Recently I visited the Foundling Museum, in Coram Fields, Bloomsbury, London. Near there, in 1989, my first son had played happily in Coram Fields, where no adults are allowed unless accompanied by children. Later, when my youngest son was around seven, I discovered Jamila Gavin’s Coram Boy, a gripping tale set in eighteenth century London and Gloucester, centered on the ‘Coram man’ who wanders the countryside glibly and deceivingly promising unwed mothers that he will deliver their babies to the Coram Foundling Hospital.
We read it together, hooked by the dark tale of cruelty to children and the boys that overcame their tragic beginnings.
Recently the Coram Foundling Hospital came to my attention again, because of the marvelous and most moving online exhibition, ‘Threads of Feeling’, which displayed the fabric tokens which mothers left with their babies in the hope that some day they might be able to return and claim their child, who, meantime, had been given a new identity. Between 1741 and 1760, 16,282 babies were brought to the Hospital. The tokens left by those mothers in a position to do so varied from written notes, a coin or medal, or a piece of fabric. As The Independent newspaper commented: ‘In the face of such testament of tenderness, words are redundant.’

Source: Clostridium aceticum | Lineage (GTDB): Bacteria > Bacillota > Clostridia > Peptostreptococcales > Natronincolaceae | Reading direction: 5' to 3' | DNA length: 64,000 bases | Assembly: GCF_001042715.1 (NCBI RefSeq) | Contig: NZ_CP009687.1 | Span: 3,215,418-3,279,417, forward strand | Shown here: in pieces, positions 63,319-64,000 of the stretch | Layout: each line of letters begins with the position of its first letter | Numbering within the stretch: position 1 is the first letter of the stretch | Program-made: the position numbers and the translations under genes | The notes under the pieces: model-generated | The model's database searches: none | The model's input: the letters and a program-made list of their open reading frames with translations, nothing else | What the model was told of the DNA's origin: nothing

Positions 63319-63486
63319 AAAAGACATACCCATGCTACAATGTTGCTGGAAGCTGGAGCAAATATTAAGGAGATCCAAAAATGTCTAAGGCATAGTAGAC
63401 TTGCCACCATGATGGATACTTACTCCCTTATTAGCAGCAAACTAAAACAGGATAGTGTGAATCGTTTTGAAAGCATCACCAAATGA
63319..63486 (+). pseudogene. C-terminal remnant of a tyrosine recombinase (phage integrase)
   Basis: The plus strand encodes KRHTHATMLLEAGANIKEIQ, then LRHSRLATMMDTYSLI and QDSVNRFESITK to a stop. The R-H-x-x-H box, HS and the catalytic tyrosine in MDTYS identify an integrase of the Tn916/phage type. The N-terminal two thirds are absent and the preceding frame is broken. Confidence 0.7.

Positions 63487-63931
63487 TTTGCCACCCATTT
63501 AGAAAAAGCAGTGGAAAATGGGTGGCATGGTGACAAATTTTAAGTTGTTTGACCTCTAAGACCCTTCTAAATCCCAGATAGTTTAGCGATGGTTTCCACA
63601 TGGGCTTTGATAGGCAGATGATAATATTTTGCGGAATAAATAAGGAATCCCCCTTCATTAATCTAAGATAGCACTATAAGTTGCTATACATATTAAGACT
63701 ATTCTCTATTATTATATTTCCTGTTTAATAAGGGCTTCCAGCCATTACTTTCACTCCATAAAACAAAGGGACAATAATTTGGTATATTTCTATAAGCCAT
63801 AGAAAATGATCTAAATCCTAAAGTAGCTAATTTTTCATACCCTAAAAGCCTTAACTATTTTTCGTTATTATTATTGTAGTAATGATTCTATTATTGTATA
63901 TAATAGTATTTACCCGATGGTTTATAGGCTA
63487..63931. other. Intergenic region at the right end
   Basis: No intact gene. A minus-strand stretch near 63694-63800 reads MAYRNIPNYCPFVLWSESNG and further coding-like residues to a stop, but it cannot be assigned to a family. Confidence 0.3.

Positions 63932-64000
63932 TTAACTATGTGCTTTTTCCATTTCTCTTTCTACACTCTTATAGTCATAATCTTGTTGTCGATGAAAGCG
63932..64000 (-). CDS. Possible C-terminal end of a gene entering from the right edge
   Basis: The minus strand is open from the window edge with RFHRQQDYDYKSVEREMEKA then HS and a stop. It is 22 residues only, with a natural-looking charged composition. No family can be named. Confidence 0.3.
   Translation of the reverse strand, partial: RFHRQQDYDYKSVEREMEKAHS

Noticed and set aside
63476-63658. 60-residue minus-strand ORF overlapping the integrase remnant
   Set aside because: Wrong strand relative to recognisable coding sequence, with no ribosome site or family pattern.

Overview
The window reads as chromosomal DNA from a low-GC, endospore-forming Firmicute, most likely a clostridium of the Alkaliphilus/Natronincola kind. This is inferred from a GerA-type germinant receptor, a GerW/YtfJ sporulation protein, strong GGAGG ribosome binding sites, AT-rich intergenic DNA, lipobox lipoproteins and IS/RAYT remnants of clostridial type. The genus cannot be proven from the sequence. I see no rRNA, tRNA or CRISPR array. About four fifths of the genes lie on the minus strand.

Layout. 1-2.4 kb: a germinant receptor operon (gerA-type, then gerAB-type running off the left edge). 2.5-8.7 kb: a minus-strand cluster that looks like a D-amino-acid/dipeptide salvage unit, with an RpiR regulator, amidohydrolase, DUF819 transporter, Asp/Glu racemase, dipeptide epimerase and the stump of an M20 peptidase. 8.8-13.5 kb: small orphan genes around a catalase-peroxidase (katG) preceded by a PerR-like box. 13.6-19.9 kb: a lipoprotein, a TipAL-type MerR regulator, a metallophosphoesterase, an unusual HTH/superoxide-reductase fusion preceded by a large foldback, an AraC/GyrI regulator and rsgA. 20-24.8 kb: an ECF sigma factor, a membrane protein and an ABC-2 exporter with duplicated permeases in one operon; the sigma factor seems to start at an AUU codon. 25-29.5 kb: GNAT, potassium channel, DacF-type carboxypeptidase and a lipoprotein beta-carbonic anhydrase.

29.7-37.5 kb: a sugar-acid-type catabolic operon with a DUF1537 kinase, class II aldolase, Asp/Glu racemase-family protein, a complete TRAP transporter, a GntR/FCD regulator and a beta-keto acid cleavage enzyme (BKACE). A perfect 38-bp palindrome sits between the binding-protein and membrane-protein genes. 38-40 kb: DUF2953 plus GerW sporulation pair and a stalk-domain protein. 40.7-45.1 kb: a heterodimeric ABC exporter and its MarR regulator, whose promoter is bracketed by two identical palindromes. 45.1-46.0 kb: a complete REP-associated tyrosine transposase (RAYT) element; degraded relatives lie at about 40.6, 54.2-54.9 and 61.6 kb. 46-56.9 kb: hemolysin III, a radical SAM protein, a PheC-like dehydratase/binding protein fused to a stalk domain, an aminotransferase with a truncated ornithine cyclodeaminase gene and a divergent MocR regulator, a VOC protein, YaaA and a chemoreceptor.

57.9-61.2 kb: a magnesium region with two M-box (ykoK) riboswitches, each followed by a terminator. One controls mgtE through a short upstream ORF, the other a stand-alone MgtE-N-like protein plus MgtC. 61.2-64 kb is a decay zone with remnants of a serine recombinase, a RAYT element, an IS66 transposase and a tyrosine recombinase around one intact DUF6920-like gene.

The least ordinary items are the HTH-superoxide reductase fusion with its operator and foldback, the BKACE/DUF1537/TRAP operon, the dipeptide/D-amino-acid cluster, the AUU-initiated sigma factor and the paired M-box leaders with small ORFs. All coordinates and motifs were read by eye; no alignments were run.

The Foundling Hospital was originally named ‘The Hospital for the Education and Maintenance of Exposed and Deserted Children’. It opened in 1741. A sea captain, Thomas Coram, was shocked on his return home to find abandoned children on the streets of London. He began a campaign to create a home for the children of women pregnant outside of wedlock. Composer George Frederic Handel and artist William Hogarth were early supporters of his campaign, which was later also supported by Charles Dickens. Coram continues today as a children’s charity devoted to protecting vulnerable children.
Continuing the tradition of artists’ involvement with the Hospital, the modern Coram Foundation sponsors creative fellows. One of the first was writer Jacqueline Wilson who was inspired by her experiences there to write the first of what became the very popular Hetty Feather series. These stories trace the life a feisty nineteenth century girl, abandoned by her mother, at the hospital and through her life beyond. You can see Jacqueline Wilson talking about the project here.
The books have spawned a children’s television series and an app, aimed at lowering anxiety for young children who face hospitalisation.
At the time of my October visit to the Foundling Museum, I was able to see the exhibition ‘Hetty’s Hospital’, a project in which patients and their parents on the oncology and haematology wards at Great Ormond Street Hospital worked with artist Davina Drummond to explore acts of kindness in the hospital.
A wall of sticking plasters records children’s responses to their illness and their carers, and one could listen to the stethoscopes on another wall to hear stories of appreciation for the kindness the staff brought to their tasks.
Too often these stories of kindness get lost in the tales of carelessness and tragedy that happen in hospitals. This exhibition was a great reminder of all the good work that takes place, from a smile and a cuddle to reassurance and going the extra mile.
Barbara Brookes is co-editor of Corpus.
Read Bruce Summer’s article about Florence’s Spedale Degli Innocenti foundling hospital here.